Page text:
During our field sampling in New Zealand this January, we’ve found that it’s easy to get excited about all of the beautiful landscapes and striking plants and animals. However, the more we learn about New Zealand ecology, the more we realize that we have to have a nuanced emotional response to what we see. New Zealand has many invasive species, many of which do substantial damage to native ecosystems. It turns out that much of the biology that catches our attention only exists in New Zealand because of recent introductions resulting from human activities.
One funny experience happened on our first day sampling. We were walking from sampling Lake Rotoroa near the north end of New Zealand’s South Island. We stopped to admire some beautiful pink flowers and Liz said “Oh, cool” and snapped a picture. Maurine Neiman, our collaborator from the University of Iowa who has worked for over a decade on New Zealand snails and the evolution of sexual reproduction, replied with a tender smile, “Oh, those are actually invasive, haha”. Liz went silent and Adam chuckled. It turns out that the plant with the pretty pink flowers, Digitalis purpurea (=foxglove), was introduced to New Zealand by European settlers some time before 1860.
Like other islands, New Zealand is vulnerable to invasive species. Islands tend to have lower biological diversity than continental areas, in part because they’re distant from populations of potential colonizing species. New Zealand has been isolated from other land masses for about 80 million years. On the one hand, this isolation has produced distinctive and interesting species. For example, there is a large cricket-like creature, the weta, that fills the ecological niche of mice (New Zealand is known as “a land without teeth”, because there are no native land mammals – Adam and I thought this matched the countries overall cute persona!). On the other hand, the isolation likely has also resulted in the evolution of species that are susceptible to competition or predation from continental species that have traits honed by a long history of ecological challenge in a biodiverse environment.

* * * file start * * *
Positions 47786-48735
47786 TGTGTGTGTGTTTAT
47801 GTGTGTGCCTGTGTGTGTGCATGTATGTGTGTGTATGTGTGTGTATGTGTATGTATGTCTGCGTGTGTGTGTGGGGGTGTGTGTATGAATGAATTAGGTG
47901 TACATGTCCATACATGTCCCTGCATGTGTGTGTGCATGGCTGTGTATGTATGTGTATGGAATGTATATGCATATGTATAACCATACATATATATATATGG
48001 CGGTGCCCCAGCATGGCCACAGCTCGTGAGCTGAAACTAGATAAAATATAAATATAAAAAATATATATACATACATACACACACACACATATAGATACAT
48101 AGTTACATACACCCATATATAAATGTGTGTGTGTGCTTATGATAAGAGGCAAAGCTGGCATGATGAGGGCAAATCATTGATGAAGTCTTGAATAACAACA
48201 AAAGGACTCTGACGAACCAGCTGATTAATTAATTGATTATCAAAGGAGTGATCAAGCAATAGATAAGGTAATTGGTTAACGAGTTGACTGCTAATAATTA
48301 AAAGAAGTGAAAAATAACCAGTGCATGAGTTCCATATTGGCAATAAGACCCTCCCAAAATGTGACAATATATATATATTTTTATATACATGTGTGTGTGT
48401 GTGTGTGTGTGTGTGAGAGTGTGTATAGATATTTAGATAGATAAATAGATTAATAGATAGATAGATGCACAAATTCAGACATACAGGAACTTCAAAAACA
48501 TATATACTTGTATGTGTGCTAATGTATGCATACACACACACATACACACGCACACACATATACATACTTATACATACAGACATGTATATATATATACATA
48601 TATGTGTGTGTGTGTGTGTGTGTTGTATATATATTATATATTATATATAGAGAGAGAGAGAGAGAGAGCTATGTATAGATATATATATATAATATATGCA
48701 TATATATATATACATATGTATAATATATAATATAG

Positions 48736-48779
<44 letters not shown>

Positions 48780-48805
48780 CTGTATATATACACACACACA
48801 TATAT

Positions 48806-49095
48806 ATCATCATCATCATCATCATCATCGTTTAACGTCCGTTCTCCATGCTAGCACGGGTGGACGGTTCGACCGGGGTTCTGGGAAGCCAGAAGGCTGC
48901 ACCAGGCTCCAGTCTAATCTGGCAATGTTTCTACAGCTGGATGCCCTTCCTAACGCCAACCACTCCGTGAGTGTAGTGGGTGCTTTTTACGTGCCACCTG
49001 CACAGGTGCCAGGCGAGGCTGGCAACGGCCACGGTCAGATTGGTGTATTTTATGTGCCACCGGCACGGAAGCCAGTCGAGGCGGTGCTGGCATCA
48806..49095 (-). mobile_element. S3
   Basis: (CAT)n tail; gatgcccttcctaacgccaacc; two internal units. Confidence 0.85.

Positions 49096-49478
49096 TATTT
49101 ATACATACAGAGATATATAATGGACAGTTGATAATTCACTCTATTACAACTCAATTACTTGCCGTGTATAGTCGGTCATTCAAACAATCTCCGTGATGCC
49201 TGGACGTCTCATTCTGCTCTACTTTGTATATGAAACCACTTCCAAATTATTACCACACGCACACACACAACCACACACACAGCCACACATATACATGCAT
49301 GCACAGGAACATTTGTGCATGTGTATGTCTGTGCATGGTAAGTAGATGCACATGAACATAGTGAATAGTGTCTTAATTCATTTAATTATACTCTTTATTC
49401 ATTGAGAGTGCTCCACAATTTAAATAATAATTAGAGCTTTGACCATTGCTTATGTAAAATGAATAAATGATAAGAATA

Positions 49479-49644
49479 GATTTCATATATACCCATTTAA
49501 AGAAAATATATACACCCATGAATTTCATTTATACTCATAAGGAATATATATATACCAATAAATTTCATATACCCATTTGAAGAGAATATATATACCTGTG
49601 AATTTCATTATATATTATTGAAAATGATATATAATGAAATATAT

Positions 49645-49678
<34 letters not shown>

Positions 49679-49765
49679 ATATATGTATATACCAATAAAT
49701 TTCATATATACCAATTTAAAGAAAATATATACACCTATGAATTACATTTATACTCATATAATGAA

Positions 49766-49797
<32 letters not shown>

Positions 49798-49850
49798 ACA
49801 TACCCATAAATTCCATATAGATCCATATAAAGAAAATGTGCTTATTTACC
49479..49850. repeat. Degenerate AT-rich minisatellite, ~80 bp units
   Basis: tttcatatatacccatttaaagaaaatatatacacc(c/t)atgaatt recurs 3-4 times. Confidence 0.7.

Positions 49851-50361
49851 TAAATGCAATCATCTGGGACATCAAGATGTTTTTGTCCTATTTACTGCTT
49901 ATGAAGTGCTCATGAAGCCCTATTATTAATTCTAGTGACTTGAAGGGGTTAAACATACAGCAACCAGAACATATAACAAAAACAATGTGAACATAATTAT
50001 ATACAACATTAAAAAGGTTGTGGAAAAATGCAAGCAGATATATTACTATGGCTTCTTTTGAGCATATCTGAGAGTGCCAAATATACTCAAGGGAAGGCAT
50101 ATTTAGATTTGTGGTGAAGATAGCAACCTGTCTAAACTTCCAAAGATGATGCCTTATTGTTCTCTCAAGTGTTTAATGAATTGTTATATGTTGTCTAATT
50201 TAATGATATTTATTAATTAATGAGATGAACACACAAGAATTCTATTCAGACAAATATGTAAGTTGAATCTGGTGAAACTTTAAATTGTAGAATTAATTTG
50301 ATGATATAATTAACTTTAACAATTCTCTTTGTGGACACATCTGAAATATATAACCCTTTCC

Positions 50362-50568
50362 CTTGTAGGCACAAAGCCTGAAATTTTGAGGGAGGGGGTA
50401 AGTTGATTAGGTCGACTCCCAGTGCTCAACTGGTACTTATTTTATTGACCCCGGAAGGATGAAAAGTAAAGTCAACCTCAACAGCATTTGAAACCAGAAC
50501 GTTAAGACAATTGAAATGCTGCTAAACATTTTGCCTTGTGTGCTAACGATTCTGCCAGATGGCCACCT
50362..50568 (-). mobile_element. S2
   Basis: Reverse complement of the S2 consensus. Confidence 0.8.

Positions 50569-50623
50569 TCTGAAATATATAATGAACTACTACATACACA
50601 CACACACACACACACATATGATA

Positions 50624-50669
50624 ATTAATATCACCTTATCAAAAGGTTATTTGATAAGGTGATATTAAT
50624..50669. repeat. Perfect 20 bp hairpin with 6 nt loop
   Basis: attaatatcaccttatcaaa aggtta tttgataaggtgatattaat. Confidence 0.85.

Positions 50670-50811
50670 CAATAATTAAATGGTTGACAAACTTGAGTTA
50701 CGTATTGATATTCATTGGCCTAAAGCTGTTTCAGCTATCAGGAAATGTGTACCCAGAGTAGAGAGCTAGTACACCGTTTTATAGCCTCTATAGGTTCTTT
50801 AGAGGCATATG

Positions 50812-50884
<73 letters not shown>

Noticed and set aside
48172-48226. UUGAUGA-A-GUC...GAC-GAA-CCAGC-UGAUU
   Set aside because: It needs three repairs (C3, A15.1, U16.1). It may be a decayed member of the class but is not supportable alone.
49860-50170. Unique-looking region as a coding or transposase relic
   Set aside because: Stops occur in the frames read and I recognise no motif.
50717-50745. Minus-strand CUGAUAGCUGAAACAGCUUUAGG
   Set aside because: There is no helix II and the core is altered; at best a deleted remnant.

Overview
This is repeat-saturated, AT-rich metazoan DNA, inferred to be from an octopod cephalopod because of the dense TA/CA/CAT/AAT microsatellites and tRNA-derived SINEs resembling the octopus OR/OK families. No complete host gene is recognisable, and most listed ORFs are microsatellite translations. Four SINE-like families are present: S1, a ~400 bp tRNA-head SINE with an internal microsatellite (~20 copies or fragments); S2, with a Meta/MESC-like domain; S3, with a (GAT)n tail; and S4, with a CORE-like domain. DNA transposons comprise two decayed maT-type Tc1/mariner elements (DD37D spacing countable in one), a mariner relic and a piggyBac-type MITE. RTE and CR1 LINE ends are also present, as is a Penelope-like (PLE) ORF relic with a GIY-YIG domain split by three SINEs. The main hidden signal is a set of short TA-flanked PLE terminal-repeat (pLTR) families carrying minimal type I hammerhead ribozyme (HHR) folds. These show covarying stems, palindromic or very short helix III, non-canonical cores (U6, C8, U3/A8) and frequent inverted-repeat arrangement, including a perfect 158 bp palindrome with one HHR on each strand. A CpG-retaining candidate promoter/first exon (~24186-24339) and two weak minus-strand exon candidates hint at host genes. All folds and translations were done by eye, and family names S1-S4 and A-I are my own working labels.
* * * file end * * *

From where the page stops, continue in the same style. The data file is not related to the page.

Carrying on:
One well-known example of vulnerability involves the flightless birds of New Zealand. Several species of New Zealand birds (including the weka (short video) and of course the kiwi), likely evolved flightlessness because they didn’t face predation pressure from land mammals. However, the introduction of many land mammals since European colonization has resulted in widespread population declines for these flightless birds. The kiwi, the iconic and lovable symbol of New Zealand, is particularly vulnerable to predation by possums and stoats (a member of the weasel family), which are possibly the most despised pests among the people of New Zealand. (According to the New Zealand Department of Conservation, 9 out of 10 north island kiwi chicks born in the wild will die before they are a year old. However, conservation efforts in kiwi sanctuaries all over the country have increased survival rates of kiwi to nearly 70%!)
We’ve already experienced the frustration of New Zealanders with the scourge of invasive species. One example was when we were in Hokitika on the west coast. We stopped at ‘The Possum People’, an interesting store that specializes on vests, hats, shoes or other odds and ends made with pelts from possums that were hunted or trapped as part of eradication efforts. While we were perusing the selection of giant awesome possum vests some native New Zealanders came in and one of the women asked how many ‘pests’ it took to make a blanket hanging on the wall behind the register. The cashier replied, “About 40”, and a chorus of four women responded “Good!” and the room erupted with lighthearted laughter. The people here are happy to see them go, and it’s amazing how they are able to make a new market out of the pelts.